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Am J Surg Pathol. 2013 Oct;37(10):1469-89. doi: 10.1097/PAS.0b013e318299f2d1.

The International Society of Urological Pathology (ISUP) Vancouver Classification of Renal Neoplasia.

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*Department of Pathology and Molecular Medicine, McMaster University, Hamilton, ON, Canada †Department of Pathology and Molecular Medicine, Wellington School of Medicine, University of Otago, Wellington, New Zealand ‡Department of Pathology, Indiana University School of Medicine, Indianapolis, IN Departments of ∥Pathology, Urology and Oncology §§Pathology and Oncology, Johns Hopkins Medical Institutions, Baltimore, MD ††Memorial Sloan Kettering Cancer Centre, NY ‡‡Department of Pathology, in New York University Medical Centre, New York, NY §Department of Oncology and Pathology, Karolinska University Hospital Solna, Stockholm, Sweden ¶Department of Pathology, University Hospital Plzen, Plzen, Czech Republic #Institute of Surgical Pathology, University of Zurich, Switzerland **Section of Pathological Anatomy, Polytechnic University of Medicine, United Hospitals, Ancona, Italy.


The classification working group of the International Society of Urological Pathology consensus conference on renal neoplasia was in charge of making recommendations regarding additions and changes to the current World Health Organization Classification of Renal Tumors (2004). Members of the group performed an exhaustive literature review, assessed the results of the preconference survey and participated in the consensus conference discussion and polling activities. On the basis of the above inputs, there was consensus that 5 entities should be recognized as new distinct epithelial tumors within the classification system: tubulocystic renal cell carcinoma (RCC), acquired cystic disease-associated RCC, clear cell (tubulo) papillary RCC, the MiT family translocation RCCs (in particular t(6;11) RCC), and hereditary leiomyomatosis RCC syndrome-associated RCC. In addition, there are 3 rare carcinomas that were considered as emerging or provisional new entities: thyroid-like follicular RCC; succinate dehydrogenase B deficiency-associated RCC; and ALK translocation RCC. Further reports of these entities are required to better understand the nature and behavior of these highly unusual tumors. There were a number of new concepts and suggested modifications to the existing World Health Organization 2004 categories. Within the clear cell RCC group, it was agreed upon that multicystic clear cell RCC is best considered as a neoplasm of low malignant potential. There was agreement that subtyping of papillary RCC is of value and that the oncocytic variant of papillary RCC should not be considered as a distinct entity. The hybrid oncocytic chromophobe tumor, which is an indolent tumor that occurs in 3 settings, namely Birt-Hogg-Dubé Syndrome, renal oncocytosis, and as a sporadic neoplasm, was placed, for the time being, within the chromophobe RCC category. Recent advances related to collecting duct carcinoma, renal medullary carcinoma, and mucinous spindle cell and tubular RCC were elucidated. Outside of the epithelial category, advances in our understanding of angiomyolipoma, including the epithelioid and epithelial cystic variants, were considered. In addition, the apparent relationship between cystic nephroma and mixed epithelial and stromal tumor was discussed, with the consensus that these tumors form a spectrum of neoplasia. Finally, it was thought that the synovial sarcoma should be removed from the mixed epithelial and mesenchymal category and placed within the sarcoma group. The new classification is to be referred to as the International Society of Urological Pathology Vancouver Classification of Renal Neoplasia.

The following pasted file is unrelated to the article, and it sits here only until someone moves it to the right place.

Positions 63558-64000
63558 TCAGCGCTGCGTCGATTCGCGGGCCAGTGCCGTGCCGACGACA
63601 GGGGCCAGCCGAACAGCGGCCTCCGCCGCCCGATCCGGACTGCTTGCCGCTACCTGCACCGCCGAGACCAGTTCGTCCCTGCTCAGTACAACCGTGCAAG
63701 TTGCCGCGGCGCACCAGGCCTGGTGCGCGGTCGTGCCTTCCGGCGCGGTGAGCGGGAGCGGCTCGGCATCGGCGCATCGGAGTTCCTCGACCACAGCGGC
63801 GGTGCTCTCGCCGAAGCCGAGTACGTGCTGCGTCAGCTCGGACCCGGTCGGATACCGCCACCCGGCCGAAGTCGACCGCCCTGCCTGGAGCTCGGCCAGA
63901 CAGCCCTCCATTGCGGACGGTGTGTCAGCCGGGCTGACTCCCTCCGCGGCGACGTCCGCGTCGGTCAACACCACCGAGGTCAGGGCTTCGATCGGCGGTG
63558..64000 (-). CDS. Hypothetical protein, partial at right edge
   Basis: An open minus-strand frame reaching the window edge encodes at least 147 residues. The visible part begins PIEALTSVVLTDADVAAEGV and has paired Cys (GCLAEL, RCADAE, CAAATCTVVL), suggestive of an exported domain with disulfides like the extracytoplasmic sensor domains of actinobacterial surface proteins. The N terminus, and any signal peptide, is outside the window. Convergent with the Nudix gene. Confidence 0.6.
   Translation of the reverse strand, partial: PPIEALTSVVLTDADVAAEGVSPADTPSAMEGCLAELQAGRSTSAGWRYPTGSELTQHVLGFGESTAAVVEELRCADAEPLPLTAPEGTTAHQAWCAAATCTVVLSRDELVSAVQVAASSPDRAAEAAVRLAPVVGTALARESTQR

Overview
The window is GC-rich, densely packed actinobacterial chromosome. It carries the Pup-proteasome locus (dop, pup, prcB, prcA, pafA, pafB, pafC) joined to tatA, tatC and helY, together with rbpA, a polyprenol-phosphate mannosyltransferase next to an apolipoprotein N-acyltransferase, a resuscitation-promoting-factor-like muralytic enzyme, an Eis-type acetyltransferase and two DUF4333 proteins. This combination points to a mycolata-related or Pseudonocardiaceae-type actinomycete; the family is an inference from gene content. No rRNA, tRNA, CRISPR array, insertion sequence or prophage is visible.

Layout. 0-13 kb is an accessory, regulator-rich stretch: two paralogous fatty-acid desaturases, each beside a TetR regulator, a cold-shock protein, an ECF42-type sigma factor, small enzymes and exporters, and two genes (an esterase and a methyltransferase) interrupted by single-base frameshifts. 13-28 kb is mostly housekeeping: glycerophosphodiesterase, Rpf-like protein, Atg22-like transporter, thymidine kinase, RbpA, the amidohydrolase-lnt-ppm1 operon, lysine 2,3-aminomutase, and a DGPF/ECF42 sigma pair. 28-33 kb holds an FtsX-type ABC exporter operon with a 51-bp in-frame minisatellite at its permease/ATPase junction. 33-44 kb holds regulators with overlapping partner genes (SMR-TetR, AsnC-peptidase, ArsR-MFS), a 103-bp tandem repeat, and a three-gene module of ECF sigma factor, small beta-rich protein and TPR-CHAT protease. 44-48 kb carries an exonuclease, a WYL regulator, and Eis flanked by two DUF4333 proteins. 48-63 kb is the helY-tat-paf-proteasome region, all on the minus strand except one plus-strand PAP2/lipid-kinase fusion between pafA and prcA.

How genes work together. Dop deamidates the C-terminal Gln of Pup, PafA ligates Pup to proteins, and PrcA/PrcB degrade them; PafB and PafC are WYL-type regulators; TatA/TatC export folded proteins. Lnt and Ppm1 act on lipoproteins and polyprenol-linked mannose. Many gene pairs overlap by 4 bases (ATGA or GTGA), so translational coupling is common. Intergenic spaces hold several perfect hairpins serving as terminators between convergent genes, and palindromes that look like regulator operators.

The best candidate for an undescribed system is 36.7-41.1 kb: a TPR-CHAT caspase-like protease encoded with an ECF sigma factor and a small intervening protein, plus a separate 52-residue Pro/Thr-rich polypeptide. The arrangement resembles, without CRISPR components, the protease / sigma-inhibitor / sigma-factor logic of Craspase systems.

[Indexed for MEDLINE]

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